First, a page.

To tell you the truth, I am no good at weather prayers. I know. It comes with the territory. People will say to me usually in an offhand way, “Pray for rain, Father” or “Pray that it doesn’t rain, Father,” and so on. And while some evangelists and television preachers may claim to be able to re-route entire hurricanes with the authority of their prayer, I am barely able to summon up a rain drop.
But none of that is really important. What’s important is that Jesus is with us in the storm. I remember a song that I learned growing up in my home parish, lo, these many years ago sung by group of folk singing nuns called The Medical Mission Sisters.
saw rain drops on my window, joy is like the rain
Laughter runs across my pane, slips away and comes again
Joy is like the rain
clouds upon a mountain, joy is like a cloud
Sometimes silver, sometimes gray, always sun not far away
Joy is like a cloud
saw Christ in wind and thunder, joy is tried by storm
Christ asleep within my boat, whipped by wind, yet still afloat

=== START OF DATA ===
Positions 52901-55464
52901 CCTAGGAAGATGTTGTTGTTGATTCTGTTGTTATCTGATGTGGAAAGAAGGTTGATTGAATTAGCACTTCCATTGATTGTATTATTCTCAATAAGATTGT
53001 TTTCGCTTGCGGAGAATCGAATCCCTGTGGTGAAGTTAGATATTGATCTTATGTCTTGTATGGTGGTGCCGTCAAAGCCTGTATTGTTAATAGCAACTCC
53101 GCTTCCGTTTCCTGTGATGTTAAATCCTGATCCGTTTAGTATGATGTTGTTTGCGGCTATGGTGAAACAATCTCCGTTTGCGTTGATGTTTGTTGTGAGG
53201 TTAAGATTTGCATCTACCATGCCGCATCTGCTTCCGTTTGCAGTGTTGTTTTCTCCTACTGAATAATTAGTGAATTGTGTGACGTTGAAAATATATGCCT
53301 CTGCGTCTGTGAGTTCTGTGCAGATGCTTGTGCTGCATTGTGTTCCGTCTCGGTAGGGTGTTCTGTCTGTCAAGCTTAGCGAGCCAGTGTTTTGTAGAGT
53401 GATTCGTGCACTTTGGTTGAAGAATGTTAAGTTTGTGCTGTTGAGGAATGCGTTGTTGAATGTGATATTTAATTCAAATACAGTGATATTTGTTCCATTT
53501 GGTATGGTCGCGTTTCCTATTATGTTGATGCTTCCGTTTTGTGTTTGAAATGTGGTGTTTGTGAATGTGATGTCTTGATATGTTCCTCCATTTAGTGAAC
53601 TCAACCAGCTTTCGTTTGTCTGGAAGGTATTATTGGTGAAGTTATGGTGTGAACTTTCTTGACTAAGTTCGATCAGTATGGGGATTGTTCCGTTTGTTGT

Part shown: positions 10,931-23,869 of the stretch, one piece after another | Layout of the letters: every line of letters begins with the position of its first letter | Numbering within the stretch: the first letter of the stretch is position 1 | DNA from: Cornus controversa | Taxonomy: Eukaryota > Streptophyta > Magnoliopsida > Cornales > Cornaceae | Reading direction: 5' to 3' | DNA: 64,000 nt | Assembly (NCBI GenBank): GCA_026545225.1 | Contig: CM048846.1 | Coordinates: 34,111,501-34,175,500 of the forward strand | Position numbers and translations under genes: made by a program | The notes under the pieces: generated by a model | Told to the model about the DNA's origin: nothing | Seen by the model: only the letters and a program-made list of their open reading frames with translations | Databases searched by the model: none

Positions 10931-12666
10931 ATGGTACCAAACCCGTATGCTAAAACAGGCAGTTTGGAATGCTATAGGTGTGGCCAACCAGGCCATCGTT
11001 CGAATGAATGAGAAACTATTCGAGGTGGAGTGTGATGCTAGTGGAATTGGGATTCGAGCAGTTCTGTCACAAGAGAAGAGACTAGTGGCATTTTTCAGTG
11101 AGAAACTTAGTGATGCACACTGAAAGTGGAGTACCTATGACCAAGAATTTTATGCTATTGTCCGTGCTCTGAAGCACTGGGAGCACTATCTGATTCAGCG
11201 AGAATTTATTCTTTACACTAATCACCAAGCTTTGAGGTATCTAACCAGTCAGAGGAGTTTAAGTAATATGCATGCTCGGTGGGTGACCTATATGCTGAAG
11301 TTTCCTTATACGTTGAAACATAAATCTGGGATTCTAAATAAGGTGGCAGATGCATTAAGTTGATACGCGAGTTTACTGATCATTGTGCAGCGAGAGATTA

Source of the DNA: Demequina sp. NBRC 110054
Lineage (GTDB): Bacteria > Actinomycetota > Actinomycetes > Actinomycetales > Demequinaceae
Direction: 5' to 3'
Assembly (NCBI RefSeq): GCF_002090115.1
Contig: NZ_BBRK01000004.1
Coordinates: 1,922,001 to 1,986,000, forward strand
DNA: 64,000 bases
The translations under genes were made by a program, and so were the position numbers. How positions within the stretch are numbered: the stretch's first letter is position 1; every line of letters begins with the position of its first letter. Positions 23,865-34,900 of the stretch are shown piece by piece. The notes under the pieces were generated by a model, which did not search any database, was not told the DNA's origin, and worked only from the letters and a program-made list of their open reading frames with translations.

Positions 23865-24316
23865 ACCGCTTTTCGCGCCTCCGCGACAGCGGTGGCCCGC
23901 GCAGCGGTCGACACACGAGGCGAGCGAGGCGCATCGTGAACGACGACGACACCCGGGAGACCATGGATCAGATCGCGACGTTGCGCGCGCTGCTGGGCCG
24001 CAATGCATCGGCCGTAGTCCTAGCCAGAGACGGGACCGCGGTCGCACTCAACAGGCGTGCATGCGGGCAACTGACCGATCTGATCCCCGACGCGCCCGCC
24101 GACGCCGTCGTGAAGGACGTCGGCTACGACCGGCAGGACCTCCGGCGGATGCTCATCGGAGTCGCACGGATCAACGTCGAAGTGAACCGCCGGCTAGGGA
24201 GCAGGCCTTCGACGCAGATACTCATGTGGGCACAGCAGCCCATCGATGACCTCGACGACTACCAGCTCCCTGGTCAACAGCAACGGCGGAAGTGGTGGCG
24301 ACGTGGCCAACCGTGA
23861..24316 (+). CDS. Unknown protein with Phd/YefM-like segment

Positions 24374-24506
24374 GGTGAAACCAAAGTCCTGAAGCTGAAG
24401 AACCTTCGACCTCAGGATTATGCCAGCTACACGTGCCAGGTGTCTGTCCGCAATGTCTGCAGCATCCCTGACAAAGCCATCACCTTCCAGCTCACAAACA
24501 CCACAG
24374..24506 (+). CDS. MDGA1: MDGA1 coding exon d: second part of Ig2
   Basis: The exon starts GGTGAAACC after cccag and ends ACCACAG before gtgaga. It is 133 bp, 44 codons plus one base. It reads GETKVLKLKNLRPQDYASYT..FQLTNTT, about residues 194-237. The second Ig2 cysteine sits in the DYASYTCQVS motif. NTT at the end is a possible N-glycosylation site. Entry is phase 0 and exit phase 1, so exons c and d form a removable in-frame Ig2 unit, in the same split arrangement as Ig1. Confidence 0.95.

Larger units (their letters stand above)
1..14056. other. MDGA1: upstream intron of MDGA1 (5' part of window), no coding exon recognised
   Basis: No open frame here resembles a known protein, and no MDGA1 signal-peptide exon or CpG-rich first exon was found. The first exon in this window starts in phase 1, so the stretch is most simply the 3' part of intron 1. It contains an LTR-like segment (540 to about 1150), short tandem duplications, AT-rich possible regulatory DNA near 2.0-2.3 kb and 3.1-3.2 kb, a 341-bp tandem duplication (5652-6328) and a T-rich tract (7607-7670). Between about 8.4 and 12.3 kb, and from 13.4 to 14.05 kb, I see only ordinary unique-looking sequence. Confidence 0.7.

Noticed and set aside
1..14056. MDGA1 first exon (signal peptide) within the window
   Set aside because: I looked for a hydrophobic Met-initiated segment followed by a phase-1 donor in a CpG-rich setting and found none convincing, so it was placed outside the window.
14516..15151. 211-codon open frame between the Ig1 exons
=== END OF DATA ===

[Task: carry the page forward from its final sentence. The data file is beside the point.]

Joy is tried by storm
saw rain drops on a river, Joy is like the rain
Bit by bit the river grows, till all at once it overflows
Joy is like the rain
In today’s Gospel, we see Jesus and his disciples in boats crossing the Sea of Galilee. They encounter a raging storm. They row with all their might. They adjust or even haul in their tiny little sail. They bail like mad. It looks like the raging sea will swamp their tiny boats. Jesus is in one of the boats. He is not rowing, nor he is not bailing, he is asleep. They come to him, upset crying out “Jesus! Don’t you care that we might drown?!?” So, Jesus wakes up, speaks to the storm and all is quiet. Then he asks “Why were you afraid? Where is your faith?”
They are amazed. And while the most skeptical among us might scoff, deep down we are amazed, too, and perhaps a little jealous. We wish Jesus could just speak to us and still the storms that we experience. Over and over again we want God to fix it, to make it better, to make the bad things go away. But what Jesus wants us to do is cross the lake.